To the Editor:
I was happy to read in last week’s paper that Jay Travis strongly supports my bill to amend the constitution and institute a progressive income tax for the State of Illinois.
In that letter she called for real leadership on the issue. I find that perplexing, though, given that neither I nor my colleagues in the Capitol building have heard anything from Jay on this issue other than during election seasons.
I didn’t see her at the Fair Economy Illinois rally that I spoke at two weeks ago that showcased nearly 1,000 people calling for progressive revenue solutions. I haven’t seen her in Springfield meeting with other legislators. She wasn’t standing with me and the hundreds upon hundreds of Chicago Public Schools (CPS) students who marched at the Thompson Center last week calling for more funding. In fact, I haven’t seen her at any public events that are aimed at solving the state budget crisis. It begs the question – why is Jay just now talking about this issue? Waiting until it’s election season to simply write a letter to the editor about such an important issue is not “real leadership.” It’s opportunistic.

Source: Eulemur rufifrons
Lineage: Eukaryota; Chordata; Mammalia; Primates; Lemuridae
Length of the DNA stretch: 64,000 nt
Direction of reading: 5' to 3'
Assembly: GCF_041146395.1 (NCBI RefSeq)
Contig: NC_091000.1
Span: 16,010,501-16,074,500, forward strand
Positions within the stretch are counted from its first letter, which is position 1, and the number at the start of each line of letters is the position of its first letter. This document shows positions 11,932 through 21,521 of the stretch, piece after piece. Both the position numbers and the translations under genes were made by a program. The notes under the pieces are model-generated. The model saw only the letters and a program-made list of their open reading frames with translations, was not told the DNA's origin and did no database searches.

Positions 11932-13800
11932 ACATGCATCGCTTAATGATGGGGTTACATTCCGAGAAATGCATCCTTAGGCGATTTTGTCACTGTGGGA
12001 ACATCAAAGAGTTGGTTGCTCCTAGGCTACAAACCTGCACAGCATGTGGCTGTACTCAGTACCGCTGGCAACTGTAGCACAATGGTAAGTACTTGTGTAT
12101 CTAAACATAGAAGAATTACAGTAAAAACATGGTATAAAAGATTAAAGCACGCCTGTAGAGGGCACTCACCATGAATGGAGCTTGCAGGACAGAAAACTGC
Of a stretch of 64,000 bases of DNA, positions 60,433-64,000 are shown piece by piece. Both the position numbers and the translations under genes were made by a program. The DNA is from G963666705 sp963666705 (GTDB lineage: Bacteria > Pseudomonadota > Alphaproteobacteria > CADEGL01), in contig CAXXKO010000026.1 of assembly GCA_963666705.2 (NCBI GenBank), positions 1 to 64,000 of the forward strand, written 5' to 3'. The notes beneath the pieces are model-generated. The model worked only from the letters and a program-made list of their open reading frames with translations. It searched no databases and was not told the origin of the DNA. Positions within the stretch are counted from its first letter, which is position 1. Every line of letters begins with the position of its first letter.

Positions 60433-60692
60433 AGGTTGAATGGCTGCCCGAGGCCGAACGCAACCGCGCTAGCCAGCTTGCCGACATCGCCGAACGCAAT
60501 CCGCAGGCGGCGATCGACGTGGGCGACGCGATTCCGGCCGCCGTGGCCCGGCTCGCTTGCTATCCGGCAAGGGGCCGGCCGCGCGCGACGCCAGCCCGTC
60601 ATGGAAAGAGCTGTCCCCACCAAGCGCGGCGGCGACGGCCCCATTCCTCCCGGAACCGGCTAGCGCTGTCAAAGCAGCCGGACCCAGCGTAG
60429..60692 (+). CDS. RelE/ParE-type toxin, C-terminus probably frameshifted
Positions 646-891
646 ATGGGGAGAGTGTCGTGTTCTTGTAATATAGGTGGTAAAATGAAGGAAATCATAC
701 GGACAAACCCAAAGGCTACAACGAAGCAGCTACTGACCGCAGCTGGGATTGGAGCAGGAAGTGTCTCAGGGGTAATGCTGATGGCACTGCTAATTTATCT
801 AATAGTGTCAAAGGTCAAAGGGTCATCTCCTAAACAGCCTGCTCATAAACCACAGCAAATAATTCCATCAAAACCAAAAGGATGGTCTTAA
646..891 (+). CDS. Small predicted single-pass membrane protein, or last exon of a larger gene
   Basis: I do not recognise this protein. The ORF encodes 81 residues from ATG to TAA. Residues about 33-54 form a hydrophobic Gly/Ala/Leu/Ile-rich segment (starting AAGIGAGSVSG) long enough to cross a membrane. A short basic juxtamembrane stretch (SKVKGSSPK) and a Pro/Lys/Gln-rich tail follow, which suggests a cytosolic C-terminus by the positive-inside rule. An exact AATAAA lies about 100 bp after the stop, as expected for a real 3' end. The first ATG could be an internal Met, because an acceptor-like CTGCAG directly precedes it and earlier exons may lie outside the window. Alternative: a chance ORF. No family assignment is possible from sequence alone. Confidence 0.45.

My team and I have spent months knocking on doors and speaking with constituents about the need for a progressive income tax. We organized mass phone banks and letter writing campaigns pleading the Gov. Bruce Rauner to support progressive revenue measures. We mobilized our neighbors to attend rallies with grassroots organizations from across the city. And I have personally been garnering support from legislators up and down the state for this measure – our last effort achieved dozens of co-sponsors, and included visits with editorial boards across the state.
While I welcome Jay’s support for my bill to create a progressive income tax, her letter to the editor was simply an attempt to prop up her own political campaign. The State of Illinois is facing an unprecedented crisis and now more than ever we should expect leaders to move beyond political posturing and actually roll up their sleeves and do the difficult work it takes to solve the state’s problems.
State Rep. Christian Mitchell (D-26)